GPS is used as the timing source for numerous applications including cell towers etc.
No GPS means no cell phone calls.
Sure, you could in theory retrofit every single cell site with a v v v accurate clock, but that's not going to be viable.
Some nice saber rattling by the Air Force to get funded for more GPS satellites.
Get your twittering in now folks!
I cant wait i cant wait i cant wait!!!!!
Now those idiots who drive into lakes will have to blame their stupidity on something else YAY!!!!!
Anyway not like I care. Dont use GPS. Im a guy. I either try to read the map and get lost, get lost and refuse to ask for directions, or just scry my way home (ok seriously I know how to read a map, and ask for directions. Fuck GPS)
Yep I cant wait.
/BH because its the closest thing I can find that looks like something falling from the sky.
31 of 24 still going.
There's 31 functioning satellites out there according to a Wikipedia article. Plus 2 more spares just sitting and waiting to replace any failed ones.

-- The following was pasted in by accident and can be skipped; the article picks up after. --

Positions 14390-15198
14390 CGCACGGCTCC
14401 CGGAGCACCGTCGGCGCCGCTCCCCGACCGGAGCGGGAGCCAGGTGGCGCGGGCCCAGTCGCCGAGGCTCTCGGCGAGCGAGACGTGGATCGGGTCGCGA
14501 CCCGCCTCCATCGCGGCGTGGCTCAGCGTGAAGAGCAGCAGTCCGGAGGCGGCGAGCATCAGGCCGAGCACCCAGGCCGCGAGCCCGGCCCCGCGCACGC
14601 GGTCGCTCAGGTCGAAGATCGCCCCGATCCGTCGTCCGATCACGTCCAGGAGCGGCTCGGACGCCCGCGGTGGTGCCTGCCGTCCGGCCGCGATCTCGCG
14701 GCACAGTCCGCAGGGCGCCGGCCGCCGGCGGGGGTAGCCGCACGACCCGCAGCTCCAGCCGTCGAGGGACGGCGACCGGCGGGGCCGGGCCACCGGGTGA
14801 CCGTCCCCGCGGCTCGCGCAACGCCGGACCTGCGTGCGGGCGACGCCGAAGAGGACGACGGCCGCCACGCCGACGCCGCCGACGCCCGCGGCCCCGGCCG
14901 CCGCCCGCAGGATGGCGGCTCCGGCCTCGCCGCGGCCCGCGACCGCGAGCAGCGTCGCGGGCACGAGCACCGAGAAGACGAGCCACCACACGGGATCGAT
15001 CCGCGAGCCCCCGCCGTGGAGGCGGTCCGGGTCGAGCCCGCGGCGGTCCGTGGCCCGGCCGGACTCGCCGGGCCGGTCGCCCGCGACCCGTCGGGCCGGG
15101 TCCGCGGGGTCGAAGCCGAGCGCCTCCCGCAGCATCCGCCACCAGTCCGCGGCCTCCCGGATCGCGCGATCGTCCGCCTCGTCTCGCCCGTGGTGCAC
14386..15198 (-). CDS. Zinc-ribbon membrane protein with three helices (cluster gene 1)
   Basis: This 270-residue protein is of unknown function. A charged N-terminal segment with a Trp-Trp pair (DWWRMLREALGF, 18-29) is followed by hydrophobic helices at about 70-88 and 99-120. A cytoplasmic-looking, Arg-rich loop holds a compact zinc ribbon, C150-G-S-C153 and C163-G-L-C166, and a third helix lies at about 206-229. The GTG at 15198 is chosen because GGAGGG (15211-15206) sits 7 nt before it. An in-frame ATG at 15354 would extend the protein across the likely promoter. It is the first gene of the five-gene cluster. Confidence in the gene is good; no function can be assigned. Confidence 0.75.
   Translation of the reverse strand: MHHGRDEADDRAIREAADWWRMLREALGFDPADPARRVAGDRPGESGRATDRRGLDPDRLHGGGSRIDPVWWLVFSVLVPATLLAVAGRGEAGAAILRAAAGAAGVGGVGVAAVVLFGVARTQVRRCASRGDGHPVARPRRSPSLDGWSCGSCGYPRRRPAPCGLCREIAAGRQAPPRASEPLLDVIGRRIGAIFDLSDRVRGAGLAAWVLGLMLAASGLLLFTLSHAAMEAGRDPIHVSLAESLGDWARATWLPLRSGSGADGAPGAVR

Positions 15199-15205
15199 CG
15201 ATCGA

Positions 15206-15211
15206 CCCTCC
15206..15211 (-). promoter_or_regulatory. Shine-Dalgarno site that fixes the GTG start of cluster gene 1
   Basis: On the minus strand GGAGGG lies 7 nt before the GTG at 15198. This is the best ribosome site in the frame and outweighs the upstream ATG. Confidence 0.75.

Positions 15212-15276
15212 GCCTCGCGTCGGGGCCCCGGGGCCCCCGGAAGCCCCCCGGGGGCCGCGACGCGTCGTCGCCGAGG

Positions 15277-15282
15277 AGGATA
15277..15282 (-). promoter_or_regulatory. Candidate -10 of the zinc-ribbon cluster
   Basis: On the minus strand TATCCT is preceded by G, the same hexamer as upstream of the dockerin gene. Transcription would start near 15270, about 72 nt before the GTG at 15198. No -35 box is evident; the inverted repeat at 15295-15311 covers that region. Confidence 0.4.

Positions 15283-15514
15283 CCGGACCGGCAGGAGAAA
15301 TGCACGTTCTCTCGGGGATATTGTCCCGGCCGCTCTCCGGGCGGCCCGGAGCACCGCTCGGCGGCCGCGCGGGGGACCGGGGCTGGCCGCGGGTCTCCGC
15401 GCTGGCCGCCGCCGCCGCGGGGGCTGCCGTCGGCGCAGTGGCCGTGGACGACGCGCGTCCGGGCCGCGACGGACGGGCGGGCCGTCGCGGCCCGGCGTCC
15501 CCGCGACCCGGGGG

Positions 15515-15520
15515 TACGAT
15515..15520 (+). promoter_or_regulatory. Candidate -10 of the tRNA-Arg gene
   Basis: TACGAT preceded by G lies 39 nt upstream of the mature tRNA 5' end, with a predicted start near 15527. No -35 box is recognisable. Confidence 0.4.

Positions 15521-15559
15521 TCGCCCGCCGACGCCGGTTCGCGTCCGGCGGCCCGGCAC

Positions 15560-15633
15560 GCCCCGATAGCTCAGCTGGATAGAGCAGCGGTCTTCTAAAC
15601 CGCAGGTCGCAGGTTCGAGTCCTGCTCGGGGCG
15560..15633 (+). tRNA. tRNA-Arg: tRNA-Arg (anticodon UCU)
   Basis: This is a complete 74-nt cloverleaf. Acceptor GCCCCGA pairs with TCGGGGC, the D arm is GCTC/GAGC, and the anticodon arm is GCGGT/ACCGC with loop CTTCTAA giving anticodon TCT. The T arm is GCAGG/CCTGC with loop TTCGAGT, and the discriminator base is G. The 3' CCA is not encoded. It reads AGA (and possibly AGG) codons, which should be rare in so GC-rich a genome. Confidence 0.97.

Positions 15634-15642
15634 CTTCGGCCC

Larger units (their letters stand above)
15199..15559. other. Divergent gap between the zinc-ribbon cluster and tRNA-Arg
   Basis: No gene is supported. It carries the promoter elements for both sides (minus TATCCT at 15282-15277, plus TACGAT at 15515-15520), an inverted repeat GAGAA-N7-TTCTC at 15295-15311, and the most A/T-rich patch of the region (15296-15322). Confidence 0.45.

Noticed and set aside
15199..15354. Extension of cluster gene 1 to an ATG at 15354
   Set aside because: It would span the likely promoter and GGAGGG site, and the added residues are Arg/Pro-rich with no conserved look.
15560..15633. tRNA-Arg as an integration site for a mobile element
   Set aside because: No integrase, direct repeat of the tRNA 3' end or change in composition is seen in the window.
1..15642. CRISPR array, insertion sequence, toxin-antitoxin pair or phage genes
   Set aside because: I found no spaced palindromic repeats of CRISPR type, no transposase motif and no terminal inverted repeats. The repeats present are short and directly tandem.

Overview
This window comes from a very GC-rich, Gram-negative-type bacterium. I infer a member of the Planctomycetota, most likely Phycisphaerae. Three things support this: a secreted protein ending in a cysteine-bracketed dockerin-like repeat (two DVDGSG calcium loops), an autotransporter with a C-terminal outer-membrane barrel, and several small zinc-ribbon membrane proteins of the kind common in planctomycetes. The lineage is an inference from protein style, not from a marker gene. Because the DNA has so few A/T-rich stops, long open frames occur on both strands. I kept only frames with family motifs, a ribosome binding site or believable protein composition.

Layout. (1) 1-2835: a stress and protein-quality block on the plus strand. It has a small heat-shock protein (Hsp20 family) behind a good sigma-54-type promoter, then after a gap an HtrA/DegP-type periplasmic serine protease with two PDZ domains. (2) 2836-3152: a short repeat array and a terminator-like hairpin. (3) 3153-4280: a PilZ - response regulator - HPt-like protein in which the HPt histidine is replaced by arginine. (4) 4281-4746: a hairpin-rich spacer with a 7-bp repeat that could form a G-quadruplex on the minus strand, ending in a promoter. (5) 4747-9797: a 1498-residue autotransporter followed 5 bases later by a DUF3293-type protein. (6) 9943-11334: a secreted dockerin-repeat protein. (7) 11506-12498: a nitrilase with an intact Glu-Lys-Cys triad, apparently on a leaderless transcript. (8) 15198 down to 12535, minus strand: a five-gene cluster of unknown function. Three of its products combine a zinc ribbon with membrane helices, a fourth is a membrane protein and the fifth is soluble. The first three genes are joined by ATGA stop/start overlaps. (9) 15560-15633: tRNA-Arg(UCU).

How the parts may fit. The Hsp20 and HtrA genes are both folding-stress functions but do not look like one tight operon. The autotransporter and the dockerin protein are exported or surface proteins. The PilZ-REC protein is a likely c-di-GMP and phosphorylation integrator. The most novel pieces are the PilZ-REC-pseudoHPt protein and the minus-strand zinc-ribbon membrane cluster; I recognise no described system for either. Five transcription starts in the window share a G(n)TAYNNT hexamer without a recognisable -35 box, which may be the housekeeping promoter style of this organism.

I think we've got a bit more time before people drive into lakes unguided.
Feh, GPS: False Security for the Navigationally Challenged
I hated the PLGR they issued in the Army...half the time the damned thing would lock up if there was a tree within 50 feet.
'Direction: North (12.3°)'
<Turn around, walk 10 feet.>
'Direction: North (11.2°)'
<Turn left, walk 30 feet> '
Direction: North (15.7°)'
<Curse, turn off PLGR, open compass, shoot azimuth>.
I believe there may still be a lightly-used PLGR somewhere in the Mojave desert courtesy of Top winging it out the window after it locked up, again. Oops, FIELD LOSS!
Works great on the open sea, in the open desert, or at 10,000ft, but damned if it works in triple canopy jungle. Hopefully they've improved them since I got out.
The best was some REMF who wrote into the Stars&Stripes (upon her third time failing PLDC) "It's stupid to still require Land Navigation with a compass. We have PLGRs now, we don't need compasses anymore!" Uh-huh. I'll take a 1:50,000 and my "crank the bezel 2 clicks CCW 'cause it's a little wonky" compass any day.
Try using a map/chart
As Mr Page would no doubt tell you, nobody got any sort of commerical or military shipping ticket without learning to navigate the hard way (dead reckoning, compass bearings, stars, radar).
And you're still an idiot if you rely on a single source of nav data, be it map or GPS satellite.
Years of getting lost has taught me to not go somewhere unfamiliar without at least two and hopefully three nav aids, like written directions, a sketch, a Google printout, a commercial map, and maybe GPS unit.